My wife and I had our goal to make sure we were not last, and that meant we had to jog a bit now and again while pushing strollers. We were able to stop and chat with friends who were either running or manning the doughnut and water stations at the 5k. It was a chance to see Manhattan from Randall’s Island, a place we rarely get to visit. The run took us over a small footbridge called “Little Hell Gate Bridge” to part of Ward’s Island, which is now connected to Randall’s Island by landfill. The run went past the grounds of the Kirby Psychiatric Center, a state hospital for the criminally insane.
We feasted on doughnuts and got to visit with friends, and it was a great way to start the day. We even won a gift certificate for a Tofurkey meal in a raffle, which we sent to a vegan friend. It was a satisfying start the Thanksgiving season.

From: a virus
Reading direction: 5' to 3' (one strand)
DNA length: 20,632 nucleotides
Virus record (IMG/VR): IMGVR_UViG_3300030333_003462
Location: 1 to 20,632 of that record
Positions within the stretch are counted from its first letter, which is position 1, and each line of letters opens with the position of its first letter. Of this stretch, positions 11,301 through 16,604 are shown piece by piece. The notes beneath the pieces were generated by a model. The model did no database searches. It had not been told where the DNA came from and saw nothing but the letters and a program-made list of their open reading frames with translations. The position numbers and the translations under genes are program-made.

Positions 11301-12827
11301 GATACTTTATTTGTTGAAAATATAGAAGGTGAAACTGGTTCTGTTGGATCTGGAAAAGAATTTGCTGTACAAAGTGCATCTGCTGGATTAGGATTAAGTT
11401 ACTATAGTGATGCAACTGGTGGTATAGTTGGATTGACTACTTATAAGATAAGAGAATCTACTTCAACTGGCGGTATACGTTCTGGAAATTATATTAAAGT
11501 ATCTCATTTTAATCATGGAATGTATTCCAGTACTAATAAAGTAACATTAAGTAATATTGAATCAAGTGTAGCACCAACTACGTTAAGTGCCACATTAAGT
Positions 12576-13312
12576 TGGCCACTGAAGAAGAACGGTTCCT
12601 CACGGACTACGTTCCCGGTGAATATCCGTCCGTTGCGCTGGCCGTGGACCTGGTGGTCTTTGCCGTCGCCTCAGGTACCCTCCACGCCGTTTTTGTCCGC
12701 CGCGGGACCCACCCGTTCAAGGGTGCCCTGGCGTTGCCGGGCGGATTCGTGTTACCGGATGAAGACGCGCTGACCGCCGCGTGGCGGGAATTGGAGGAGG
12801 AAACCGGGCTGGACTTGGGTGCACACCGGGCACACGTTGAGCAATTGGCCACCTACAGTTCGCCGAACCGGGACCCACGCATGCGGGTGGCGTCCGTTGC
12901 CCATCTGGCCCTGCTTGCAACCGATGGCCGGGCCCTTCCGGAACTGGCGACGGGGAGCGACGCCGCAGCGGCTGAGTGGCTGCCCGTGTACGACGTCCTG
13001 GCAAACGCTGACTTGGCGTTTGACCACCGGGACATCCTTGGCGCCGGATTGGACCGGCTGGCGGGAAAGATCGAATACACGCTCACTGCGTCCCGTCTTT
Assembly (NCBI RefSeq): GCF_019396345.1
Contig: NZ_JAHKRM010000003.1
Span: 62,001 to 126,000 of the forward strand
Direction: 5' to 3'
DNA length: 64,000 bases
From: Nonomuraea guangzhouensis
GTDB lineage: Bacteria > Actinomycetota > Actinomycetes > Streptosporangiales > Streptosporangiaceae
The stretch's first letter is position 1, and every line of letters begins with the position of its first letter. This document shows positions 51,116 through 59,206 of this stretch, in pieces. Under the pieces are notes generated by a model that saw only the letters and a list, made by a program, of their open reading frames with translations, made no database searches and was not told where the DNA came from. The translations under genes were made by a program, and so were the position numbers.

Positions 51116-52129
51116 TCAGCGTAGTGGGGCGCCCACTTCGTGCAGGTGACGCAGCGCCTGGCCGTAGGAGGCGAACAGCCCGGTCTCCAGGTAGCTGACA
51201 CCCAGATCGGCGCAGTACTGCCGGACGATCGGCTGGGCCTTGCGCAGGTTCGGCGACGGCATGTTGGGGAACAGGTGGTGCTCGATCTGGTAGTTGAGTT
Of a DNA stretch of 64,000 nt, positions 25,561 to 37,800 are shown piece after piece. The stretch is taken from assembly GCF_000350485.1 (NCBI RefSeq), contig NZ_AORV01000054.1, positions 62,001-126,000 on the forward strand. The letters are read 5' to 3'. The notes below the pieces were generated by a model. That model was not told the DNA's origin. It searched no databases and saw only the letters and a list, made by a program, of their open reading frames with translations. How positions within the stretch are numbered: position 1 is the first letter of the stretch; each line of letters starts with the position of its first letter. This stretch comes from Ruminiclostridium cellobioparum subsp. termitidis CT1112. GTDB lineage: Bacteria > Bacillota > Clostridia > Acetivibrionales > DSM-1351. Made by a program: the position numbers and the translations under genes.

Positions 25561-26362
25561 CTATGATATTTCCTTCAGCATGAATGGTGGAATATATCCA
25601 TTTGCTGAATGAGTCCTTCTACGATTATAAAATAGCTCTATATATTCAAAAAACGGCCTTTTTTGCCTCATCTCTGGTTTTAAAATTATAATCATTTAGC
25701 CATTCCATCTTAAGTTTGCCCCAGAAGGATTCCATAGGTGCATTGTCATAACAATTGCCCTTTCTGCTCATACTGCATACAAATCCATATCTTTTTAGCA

Gratitude is a helpful practice and it is good to keep a running list all through the year of things you are thankful for. Refer to that list when you are going through some dark times, and it will help you to see things through with a more balanced view.
Here are some things I am thankful for in 2017:
A wife who loves me and our children and who has infinitely more patience than I do. She signed us up for the Tofurkey Trot and has made me a better person.
Three great children who make me proud every day.
A wonderful extended family that has been there for me in the worst of times.
Great friends who represent the best of what friends have to offer.